Over the last three decades, Australia’s government has cajoled universities to collaborate with industry. Their efforts are now having an impact, Roslyn Prinsley writes.
The government’s 2015 National Innovation and Science Agenda (NISA) is proving successful in incentivising Australian researchers to move away from a ‘publish or perish’, and towards ‘collaborate or crumble’ mentality through two key measures which encourage universities to collaborate with business.
Specifically, a greater proportion of research block grant funding is now focused on collaboration with industry, giving end-user engagement measures equal importance alongside traditional measures of excellence.
Malcolm Turnbull warned universities that their “future is at risk if they do not focus more of their research on business needs”. The OECD reported that Australia ranked 29th and 30th out of 30 OECD countries on the proportion of large businesses and SMEs collaborating with higher education and public research institutions on innovation.
This demonstrates that Australian universities and businesses can and should improve their level of collaboration and its outcomes.
NISA did not come as a surprise to the university sector and was foreshadowed by several plans, reports and reviews.
The Australian Government’s 2012 National Research Investment Plan and 2013 Plan for Australian Jobs and The Australian Chief Scientist’s position paper, Science, Technology, Engineering and Mathematics in the National Interest: A Strategic Approach (July 2013) called for a culture change to enhance links between business and publicly-funded research agencies and universities.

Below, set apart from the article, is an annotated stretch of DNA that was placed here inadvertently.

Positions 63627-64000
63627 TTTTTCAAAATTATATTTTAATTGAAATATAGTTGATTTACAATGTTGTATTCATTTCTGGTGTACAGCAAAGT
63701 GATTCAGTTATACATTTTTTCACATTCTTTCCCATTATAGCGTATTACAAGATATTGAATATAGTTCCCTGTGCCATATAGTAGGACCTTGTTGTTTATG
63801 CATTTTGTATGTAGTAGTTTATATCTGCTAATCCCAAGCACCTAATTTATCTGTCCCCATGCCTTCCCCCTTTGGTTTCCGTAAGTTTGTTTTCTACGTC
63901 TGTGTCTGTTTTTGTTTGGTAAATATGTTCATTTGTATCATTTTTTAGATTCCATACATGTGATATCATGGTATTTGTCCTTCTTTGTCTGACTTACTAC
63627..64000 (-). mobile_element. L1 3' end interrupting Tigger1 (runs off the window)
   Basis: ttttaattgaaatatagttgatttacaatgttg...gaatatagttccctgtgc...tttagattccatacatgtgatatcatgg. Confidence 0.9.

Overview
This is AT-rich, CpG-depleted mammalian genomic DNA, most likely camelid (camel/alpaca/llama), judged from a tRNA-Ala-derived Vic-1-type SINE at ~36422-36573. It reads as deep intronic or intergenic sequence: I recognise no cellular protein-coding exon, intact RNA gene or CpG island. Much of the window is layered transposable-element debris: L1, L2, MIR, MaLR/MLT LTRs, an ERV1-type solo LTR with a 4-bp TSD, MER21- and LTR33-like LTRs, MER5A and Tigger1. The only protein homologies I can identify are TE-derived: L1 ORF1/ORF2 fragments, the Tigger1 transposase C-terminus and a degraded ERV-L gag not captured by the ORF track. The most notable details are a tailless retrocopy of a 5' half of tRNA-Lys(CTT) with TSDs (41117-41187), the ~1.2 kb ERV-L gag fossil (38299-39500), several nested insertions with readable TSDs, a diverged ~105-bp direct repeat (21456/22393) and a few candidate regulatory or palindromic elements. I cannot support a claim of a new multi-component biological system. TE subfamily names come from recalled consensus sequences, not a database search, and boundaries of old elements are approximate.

The Watt Review of Research Policy and Funding Arrangements was released in November 2015, emphasising that ‘excellence and engagement are equally important elements of university research’, and its recommendations were adopted in NISA.
The push for university research to grow innovation and economic prosperity is not new.
In 1988, Bob Hawke called for a “Clever Country” to replace the “Lucky Country”. Eleven years later, David Kemp’s Policy Statement, Knowledge and Innovation, outlined a vision of Australia as a ‘Can Do’ country, turning ideas and invention into income and jobs.
Then, John Howard announced Backing Australia’s Ability: An innovation action plan for the future, and in 2005/6 – Brendan Nelson and Julie Bishop announced the Research Quality Framework (RQF) to commence in 2008 to redistribute block funding on the basis of ratings for research quality and research impact.
Under the new Labor government in 2008, Kevin Rudd and Kim Carr scrapped the RQF and replaced it with Excellence in Research for Australia – a research quality assurance system which did not feature the “impact” measure.
This continued with Powering Ideas: An Innovation Agenda for the 21st Century, a 2009 initiative to encourage a culture of collaboration between researchers and industry.
Lastly, the 2009–10 Budget introduced The Joint Research Engagement Scheme (JRE) to incentivise research collaboration between universities, industry and end-users, rewarding universities that diversify their sources of research income.
While it is difficult to untangle the impacts of this series of policy changes, influential reports and discussions as well as changes in research funding, published data show that HERDC-reported sources of university income have changed.